The best of EcoWatch, right in your inbox. Sign up for our email newsletter!
Ohio Woman Arrested for Blocking Gate to Wastewater Injection Well Site
Madeline ffitch, a 31-year-old Millfield, Ohio woman who is outraged at the impact fracking wastewater is having on her community, blocked the gates to the Ginsburg wastewater injection well site on Ladd Ridge Road, west of Athens, Ohio. ffitch was arrested this morning for trespassing while locked to two 50-gallon cement filled drums, effectively shutting down the well site.
Through this protest, ffitch is demanding that the ODNR test fracking wastewater, keep out-of-state fracking wastewater from being brought to Ohio, and ask the State of Ohio to end the conflict of interest between big energy companies and state regulatory agencies.
A group of landowners, business owners, farmers and other citizens gathered to show support and held signs that read “Ohio Loves Clean Water!” and “ODNR: Test the Brine!” Police refused proximity to the scene to about 20 people and threatened arrest to anyone taking photos or gathering near the site. The police were demanding names, social security numbers and birth dates from observers who were standing across the street in the right of way. Vehicles were brought in to block views of the protester.
The ODNR has the authority to test fracking wastewater injected in these wells. Citizens have requested this common-sense action many times, yet the ODNR continues to refuse to test the wastewater, commonly known as brine.
Nearly 148 million gallons of fracking wastewater were injected in Ohio wells last year, half of that coming from fracking wells outside of Ohio, including Pennsylvania and West Virginia.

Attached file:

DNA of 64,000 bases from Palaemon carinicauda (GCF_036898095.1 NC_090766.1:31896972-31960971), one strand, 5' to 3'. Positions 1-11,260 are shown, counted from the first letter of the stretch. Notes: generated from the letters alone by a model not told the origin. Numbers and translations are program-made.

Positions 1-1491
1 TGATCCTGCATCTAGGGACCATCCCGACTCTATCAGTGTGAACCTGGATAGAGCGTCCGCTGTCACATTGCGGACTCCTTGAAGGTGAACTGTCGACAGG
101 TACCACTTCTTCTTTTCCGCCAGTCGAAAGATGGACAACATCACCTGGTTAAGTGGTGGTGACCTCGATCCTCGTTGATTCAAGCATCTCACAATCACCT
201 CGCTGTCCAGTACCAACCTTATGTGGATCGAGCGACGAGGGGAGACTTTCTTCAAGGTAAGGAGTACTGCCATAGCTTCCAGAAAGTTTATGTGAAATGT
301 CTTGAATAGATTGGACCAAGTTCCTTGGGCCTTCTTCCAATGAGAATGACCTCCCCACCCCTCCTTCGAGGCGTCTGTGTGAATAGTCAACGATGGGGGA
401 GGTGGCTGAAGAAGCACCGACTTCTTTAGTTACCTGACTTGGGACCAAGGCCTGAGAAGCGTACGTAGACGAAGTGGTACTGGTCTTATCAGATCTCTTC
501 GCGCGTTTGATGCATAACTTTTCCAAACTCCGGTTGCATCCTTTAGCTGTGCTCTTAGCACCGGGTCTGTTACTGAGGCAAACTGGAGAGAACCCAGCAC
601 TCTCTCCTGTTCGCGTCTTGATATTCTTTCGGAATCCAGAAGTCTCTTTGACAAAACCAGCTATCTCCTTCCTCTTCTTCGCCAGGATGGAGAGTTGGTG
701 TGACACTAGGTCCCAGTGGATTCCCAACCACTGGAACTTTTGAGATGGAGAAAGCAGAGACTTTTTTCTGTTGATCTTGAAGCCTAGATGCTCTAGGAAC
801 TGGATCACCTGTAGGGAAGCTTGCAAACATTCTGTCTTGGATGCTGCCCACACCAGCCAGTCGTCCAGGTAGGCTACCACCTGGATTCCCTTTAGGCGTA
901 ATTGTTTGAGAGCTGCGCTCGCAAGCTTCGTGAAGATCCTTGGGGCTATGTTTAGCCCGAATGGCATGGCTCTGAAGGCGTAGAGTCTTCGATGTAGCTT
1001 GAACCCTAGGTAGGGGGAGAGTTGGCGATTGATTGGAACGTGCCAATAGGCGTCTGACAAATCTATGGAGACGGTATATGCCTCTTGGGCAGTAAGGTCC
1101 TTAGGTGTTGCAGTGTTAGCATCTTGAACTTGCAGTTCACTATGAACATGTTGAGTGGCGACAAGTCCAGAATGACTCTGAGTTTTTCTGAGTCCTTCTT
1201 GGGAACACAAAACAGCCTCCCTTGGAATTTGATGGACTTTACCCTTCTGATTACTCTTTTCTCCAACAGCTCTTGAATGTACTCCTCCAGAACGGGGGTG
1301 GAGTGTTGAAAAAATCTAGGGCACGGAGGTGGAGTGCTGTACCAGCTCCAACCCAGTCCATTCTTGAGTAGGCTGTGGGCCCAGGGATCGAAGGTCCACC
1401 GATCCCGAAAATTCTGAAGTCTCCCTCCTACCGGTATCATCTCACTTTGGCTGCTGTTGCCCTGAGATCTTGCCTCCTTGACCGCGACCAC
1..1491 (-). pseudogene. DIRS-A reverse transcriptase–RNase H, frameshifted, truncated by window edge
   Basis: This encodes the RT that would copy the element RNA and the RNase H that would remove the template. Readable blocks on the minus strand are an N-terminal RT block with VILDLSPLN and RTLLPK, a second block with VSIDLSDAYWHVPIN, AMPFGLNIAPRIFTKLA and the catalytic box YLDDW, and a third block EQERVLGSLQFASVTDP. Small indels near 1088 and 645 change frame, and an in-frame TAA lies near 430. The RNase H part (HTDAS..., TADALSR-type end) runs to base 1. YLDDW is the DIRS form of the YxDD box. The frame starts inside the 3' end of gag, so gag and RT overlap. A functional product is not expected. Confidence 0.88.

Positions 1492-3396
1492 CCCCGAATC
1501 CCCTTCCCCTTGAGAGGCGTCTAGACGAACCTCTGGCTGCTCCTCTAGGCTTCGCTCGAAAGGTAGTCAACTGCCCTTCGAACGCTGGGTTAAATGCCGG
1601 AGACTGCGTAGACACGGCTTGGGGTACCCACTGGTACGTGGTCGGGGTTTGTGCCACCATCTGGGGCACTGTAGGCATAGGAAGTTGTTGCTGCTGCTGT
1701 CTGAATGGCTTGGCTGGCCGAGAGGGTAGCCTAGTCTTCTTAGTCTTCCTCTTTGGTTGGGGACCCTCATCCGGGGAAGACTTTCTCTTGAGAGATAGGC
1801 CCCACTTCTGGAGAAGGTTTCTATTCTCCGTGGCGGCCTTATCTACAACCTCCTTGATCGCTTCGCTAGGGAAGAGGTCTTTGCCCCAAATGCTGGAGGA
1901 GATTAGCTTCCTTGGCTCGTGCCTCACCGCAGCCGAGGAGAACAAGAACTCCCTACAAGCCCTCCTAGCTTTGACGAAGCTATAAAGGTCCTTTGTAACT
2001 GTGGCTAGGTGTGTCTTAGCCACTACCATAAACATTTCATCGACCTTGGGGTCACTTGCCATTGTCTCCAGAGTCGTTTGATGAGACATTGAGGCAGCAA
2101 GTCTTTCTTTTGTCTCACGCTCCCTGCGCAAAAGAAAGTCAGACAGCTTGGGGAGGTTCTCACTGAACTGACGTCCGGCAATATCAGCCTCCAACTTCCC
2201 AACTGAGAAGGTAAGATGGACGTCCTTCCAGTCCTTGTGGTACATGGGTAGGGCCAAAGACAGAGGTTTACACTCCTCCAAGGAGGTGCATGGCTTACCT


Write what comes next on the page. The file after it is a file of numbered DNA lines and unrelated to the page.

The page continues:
The ODNR relies on industry-reported numbers concerning wastewater chemical content and wastewater volume. Allowing the oil and gas industry to continue self-monitoring and self-reporting is not strong regulation—it is a conflict of interest.
The ODNR gets paid by the barrel for each load of wastewater brought to Ohio, accounting for a significant portion of its budget.
SB 315, an energy bill passed in May, doesn't provide adequate protection from fracking for Ohio citizens.
This protest comes just weeks after more than 1,000 people marched to the Ohio Statehouse opposing hydraulic fracturing, toxic wastewater injection wells, and the lack of policies that support a renewable energy future for Ohio and the U.S.
EcoWatch Daily Newsletter
By Sabrina Kessler
Far-reaching allegations about how a climate-sinning American multinational could shamelessly lie to the public about its wrongdoing mobilized a small group of New York students on a cold November morning. They stood in front of New York's Supreme Court last week to follow the unprecedented lawsuit against ExxonMobil.
By Alex Robinson
Leah Garcés used to hate poultry farmers.
The animal rights activist, who opposes factory farming, had an adversarial relationship with chicken farmers until around five years ago, when she sat down to listen to one. She met a poultry farmer called Craig Watts in rural North Carolina and learned that the problems stemming from factory farming extended beyond animal cruelty.
Temperatures plunged rapidly across the U.S. this week and around 70 percent of the population is expected to experience temperatures around freezing Wednesday.
In April, he claimed they caused cancer, and he sued to stop an offshore wind farm that was scheduled to go up near land he had purchased for a golf course in Aberdeenshire in Scotland. He lost that fight, and now the Trump Organization has agreed to pay the Scottish government $290,000 to cover its legal fees, The Washington Post reported Tuesday.
By Paul Brown
When countries run short of food, they need to find solutions fast, and one answer can be urban farming.
By Lakshmi Magon
This year, three studies showed that humor is useful for engaging the public about climate change. The studies, published in The Journal of Science Communication, Comedy Studies and Science Communication, added to the growing wave of scientists, entertainers and politicians who agree.